In 1939, Chicago Plan Commission issued a follow-up plan, "A Comprehensive Superhighway Plan for the City of Chicago" that included the southerly extension alternative along Stony Island Avenue and the Pennsylvania Railroad right-of-way. However, the extension was dropped in 1945 because the existing Lake Shore Drive did not (and still does not) permit commercial traffic. Furthermore, Lake Shore Drive was under the jurisdiction of the Chicago Park District, which did not have the ability to raise funds through gasoline taxes or bond issuance. Given these constraints, the extended Lake Shore Drive was kept off the city's postwar expressway-building program, thus leaving the proposed expressway network without link to the southeast.
SOUTHEAST LINK GETS REVIVED, WITH HELP FROM INDIANA: Across the border in Indiana, officials developed their own postwar highway plan, which was highlighted by plans for a toll road across the northern part of the state. The original 1951 plan for the Indiana Toll Road (I-80 and I-90) called for the western terminus of the turnpike to tie into the Tri-State Highway--now called the Frank Borman Expressway (I-80 and I-94)--in Gary. From there, the highway was to link with a tolled bypass--the Tri-State Tollway (I-80, I-294, and I-94)--that the Illinois Toll Highway Commission had proposed.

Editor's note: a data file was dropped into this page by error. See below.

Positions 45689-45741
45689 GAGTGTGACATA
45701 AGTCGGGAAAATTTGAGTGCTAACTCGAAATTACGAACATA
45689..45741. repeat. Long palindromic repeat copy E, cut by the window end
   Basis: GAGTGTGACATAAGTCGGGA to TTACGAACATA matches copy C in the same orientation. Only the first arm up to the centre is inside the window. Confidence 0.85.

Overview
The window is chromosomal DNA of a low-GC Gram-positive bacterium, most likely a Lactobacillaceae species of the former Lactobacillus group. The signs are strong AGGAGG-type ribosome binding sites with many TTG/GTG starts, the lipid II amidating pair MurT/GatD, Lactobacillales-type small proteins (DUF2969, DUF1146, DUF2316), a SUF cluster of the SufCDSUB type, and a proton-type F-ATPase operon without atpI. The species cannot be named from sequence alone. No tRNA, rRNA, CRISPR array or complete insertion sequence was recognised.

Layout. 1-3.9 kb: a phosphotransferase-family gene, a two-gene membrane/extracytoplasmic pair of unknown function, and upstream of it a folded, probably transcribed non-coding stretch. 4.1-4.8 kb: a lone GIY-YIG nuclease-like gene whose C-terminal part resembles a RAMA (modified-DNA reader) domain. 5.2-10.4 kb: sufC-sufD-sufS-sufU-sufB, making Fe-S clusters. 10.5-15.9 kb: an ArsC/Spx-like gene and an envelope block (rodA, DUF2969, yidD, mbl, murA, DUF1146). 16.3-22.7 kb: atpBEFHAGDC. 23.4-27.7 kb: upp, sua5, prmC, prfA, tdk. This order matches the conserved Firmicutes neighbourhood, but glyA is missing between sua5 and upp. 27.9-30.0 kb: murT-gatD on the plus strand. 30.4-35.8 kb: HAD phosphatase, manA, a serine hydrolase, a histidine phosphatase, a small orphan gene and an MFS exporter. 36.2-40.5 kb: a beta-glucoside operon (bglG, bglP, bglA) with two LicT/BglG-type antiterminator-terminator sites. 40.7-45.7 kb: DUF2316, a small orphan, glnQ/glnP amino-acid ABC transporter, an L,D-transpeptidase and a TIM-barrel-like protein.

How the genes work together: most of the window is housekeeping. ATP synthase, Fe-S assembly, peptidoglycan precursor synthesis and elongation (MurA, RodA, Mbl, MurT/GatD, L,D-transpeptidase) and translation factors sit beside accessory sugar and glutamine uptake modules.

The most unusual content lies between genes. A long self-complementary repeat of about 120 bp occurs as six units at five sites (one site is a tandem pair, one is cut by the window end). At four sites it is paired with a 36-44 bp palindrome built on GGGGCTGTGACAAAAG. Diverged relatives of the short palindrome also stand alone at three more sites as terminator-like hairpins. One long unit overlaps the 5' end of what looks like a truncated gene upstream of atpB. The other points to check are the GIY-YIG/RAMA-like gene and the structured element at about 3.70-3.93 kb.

However, Parsons Brinkerhoff, a design firm acting as consultant to the Indiana Toll Road Commission, found only 15% of traffic leaving the state wished to bypass Chicago, while 75% of traffic either originated or terminated near the Chicago Loop. Upon the recommendation of engineers and the brokerage firm handling the bond deal, Smith Barney, the commission decided to move the terminus to the state line at Indianapolis Boulevard and 106th Street in November 1953; the commission decided on a final alignment in July 1954.